Friday was my last visit to the Louvre. After a maudlin start, I knew I could either be all elegiac Canon In D Major sad, or bask in my good fortunate Pharell Happy. I chose happy. Packed my backpack carefully, refilled my bottle with Perrier, made sure I had my sketchbook and pencils*, Nook, maps, and back-up battery pack**. No line at the Metro ticket machine, and a seat was open on the train, double win.
Galloped into the Louvre, with my iPod blasting Handel’s ‘Arrival of the Queen of Sheba,’ blessing my Des Ami des Louvre card, straight into the arms of the Flemish, Dutch and Germans on the second floor of the Richelieu wing. I followed my eyes and heart. At some point, I began taking photos of women with books or swords.
Bonus points if they carried both.
That carried me through the next three hours. My mood cycled from happy to be there, to sorry to be going. Finally, it occurred to me that the harder it is to part, the luckier I was to have been there. I had just taken a photo from the window with the Tuileries ahead, Eiffel Tower to the left and the city gleaming white in the distance, when an ear-splitting alarm went off, followed by a voice telling everyone to evacuate the Louvre, for reasons of safety.
The announcement, in multiple languages, alternated with the alarm. I wondered if someone had started humping the Venus de Milo, or if there was a shooter loose, maybe a bomb threat. I watched people wander by in the direction of the escalators as the announcement kept repeating, but it was like trying to turn the Titanic. No one seemed to feel any urgency. I started towards the stairs but didn’t rush any. I saw a security guard and asked him what gives. He shrugged one weary shoulder, blew a puff of exasperated air out of his lips as only the French can, and said, “It is a drill. You may ignore it.”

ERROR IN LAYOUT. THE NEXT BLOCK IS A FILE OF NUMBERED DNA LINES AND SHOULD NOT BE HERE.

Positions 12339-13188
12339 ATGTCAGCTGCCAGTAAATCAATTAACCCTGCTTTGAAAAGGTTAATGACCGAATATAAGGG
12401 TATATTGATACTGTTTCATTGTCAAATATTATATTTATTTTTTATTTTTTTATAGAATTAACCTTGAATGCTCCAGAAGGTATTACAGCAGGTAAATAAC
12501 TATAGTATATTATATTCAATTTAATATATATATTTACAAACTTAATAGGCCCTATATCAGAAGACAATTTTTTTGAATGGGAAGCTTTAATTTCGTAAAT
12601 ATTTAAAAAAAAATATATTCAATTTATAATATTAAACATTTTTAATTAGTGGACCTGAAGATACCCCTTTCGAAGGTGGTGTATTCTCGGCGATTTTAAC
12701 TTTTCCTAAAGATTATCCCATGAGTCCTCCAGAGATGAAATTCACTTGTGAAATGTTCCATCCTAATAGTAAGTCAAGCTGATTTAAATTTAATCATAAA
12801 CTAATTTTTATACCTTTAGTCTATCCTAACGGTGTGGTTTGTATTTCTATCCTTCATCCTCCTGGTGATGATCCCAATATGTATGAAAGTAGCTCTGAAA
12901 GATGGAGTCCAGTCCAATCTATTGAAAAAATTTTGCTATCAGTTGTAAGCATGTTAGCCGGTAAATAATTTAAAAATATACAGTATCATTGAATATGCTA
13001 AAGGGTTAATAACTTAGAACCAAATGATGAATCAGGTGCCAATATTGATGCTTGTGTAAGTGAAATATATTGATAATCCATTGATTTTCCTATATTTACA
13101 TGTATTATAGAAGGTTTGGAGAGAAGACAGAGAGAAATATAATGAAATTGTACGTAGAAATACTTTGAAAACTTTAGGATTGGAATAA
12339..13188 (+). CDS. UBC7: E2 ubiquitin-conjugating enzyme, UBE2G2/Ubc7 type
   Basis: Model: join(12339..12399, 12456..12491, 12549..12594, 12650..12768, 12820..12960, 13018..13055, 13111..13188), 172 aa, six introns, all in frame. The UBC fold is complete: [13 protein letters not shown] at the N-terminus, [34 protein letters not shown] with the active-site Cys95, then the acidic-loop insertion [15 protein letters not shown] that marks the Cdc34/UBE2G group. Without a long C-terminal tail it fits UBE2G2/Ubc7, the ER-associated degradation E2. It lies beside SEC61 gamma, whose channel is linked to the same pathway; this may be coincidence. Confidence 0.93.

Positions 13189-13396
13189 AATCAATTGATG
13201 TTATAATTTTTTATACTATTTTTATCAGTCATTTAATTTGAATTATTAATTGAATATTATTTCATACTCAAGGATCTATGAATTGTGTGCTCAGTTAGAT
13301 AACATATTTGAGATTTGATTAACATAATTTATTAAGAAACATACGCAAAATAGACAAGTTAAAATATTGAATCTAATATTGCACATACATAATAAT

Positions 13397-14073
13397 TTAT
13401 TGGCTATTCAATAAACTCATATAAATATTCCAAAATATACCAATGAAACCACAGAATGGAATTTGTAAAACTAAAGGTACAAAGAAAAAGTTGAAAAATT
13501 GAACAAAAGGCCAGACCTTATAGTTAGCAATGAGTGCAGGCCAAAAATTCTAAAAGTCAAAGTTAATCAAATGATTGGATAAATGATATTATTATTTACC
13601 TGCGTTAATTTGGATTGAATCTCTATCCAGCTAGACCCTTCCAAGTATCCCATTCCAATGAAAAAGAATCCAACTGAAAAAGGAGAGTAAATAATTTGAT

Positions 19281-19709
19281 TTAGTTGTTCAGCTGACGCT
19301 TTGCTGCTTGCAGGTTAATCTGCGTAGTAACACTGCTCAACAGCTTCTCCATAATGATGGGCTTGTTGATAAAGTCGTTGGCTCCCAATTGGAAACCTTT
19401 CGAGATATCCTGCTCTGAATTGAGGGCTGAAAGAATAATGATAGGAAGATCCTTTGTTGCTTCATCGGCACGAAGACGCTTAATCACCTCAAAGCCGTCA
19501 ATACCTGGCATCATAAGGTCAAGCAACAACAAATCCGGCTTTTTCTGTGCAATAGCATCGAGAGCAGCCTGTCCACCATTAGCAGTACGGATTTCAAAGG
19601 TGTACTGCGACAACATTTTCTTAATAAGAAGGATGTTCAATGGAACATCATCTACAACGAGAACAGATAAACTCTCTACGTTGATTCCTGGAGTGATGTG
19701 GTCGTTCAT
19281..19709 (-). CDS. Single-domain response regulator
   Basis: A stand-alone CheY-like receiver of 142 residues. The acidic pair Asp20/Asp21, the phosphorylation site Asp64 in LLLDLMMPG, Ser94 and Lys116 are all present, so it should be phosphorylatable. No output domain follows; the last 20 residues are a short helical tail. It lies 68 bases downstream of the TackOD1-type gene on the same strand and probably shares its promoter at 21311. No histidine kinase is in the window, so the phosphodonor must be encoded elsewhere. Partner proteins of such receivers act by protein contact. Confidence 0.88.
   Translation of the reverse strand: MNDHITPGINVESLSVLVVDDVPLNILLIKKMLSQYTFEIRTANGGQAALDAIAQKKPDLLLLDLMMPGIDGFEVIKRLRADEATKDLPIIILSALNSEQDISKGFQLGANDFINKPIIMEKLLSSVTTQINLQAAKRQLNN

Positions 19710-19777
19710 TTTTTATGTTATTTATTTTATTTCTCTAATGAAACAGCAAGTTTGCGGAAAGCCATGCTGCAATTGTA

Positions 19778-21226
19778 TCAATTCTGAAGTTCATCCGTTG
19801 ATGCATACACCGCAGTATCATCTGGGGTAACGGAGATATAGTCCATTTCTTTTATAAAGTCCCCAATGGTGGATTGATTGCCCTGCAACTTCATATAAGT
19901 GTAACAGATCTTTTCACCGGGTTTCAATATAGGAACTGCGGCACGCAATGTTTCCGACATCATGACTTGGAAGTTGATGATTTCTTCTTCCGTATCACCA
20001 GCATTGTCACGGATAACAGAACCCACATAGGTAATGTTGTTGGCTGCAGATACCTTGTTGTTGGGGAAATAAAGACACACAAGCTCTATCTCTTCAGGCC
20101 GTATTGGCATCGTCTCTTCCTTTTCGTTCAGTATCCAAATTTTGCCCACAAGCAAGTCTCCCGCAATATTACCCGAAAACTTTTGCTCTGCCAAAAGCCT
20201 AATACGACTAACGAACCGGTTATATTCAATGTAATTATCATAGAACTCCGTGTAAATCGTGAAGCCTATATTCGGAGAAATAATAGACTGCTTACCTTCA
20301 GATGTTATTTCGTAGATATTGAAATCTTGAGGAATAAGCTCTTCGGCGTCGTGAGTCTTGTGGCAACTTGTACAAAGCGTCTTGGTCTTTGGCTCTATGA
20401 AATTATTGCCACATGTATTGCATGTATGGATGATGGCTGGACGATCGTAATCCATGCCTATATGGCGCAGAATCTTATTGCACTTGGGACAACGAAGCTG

All righty then. No problem. I decided to consider it the lunch bell, since it was past 1pm. I went to Angelina’s and tucked into grilled sole and lemon hollandaise, with a basket woven out of shaved carrots in three colors, followed by noisette, and a macaroon for dessert. I did another little drawing of Joséphine on a postcard, this time for Robin. Afterward, I went back to where I started on Day One, the sculpture court, and sketched my favorite view of Roland, Furioso.
I walked in and out of the various levels of the sculpture court until I finally made myself quit stalling and leave. I took the Metro back to Saint-Paul, and, en route, took a sip of water. Or planned too, but when I unscrewed the top, it blew off with a bang, like I’d popped a champagne cork or fired a Glock. I sat there, stunned, sprinkled with l’eau mineral. No one was injured, and the guy next to me thought it was very amusing. I was obviously shocked down to my shoes. So kids, today’s lesson is don’t put water that’s carbonated in your water bottle, then walk all over Paris before you open it.
I left the metro without further incident, and walked over to a shop with scarves I’d liked and bought one in vivid Mandarin orange with white polka dots of varying sizes. Then I walked to Le Marché des Enfants Rouges, thinking I’d have pigeon pie and mint tea for an early supper, but no, too late. Headed back and passed a Scandinavian clothes shop called Cheap Monday and bought a white tee shirt with C H E A P P A R I S printed on it in black lettering. Maybe you had to be there, but it cracked me up. I ended up eating a savory buckwheat crepe at Breizh café, a joint everyone raves about, but not me. Meh, is the best I can say. I scouted Monoprix for a cheap and sturdy tote in case my purchases max out my suitcase and pulled some Euros out of the ATM. Home to the apartment, where I started the laundry, nuked a couple of apples in the microwave and wrote this up. Tomorrow is my final day in Paris. I figure I’ll pack then just wander. Maybe do a ParisWalk from the audio guide.
*I’ve only needed one sketchbook, but it’s the one I bought at Sennelier (not too big, not too small, etc).
** I haven’t had to use the battery pack since I started charging the iPhone and its Mophie case at bedtime. The iPhone battery is down to 20% around 3pm, the way I’ve been using it. Hit the Mophie recharge and there’s usually 60% or so left by the time I’m done for the day by 6 or7pm. Mophie is a game changer, in a good way.